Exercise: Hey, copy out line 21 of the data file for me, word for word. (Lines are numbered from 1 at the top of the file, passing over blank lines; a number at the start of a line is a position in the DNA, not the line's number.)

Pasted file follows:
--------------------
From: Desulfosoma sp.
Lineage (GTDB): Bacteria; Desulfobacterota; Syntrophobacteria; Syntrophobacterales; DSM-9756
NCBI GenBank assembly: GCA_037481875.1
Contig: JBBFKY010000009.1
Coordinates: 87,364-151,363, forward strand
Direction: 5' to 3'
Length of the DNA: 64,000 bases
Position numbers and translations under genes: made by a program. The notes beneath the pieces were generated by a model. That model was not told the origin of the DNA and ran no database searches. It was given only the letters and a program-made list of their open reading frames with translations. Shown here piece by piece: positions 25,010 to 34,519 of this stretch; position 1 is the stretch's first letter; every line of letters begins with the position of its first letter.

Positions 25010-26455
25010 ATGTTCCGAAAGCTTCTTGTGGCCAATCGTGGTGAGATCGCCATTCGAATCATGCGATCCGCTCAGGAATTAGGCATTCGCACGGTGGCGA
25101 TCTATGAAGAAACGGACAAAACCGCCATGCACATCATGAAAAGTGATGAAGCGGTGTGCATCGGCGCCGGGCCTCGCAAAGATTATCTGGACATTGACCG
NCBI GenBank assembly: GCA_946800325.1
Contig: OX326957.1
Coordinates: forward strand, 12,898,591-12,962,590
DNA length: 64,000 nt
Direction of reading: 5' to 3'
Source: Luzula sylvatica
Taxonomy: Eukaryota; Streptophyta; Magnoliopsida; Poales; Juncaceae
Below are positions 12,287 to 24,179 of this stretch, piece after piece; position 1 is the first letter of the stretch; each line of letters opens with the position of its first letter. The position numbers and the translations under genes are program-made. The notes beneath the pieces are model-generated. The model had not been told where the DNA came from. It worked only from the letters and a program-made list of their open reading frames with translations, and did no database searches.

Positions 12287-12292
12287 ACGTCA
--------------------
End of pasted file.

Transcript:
12287 ACGTCA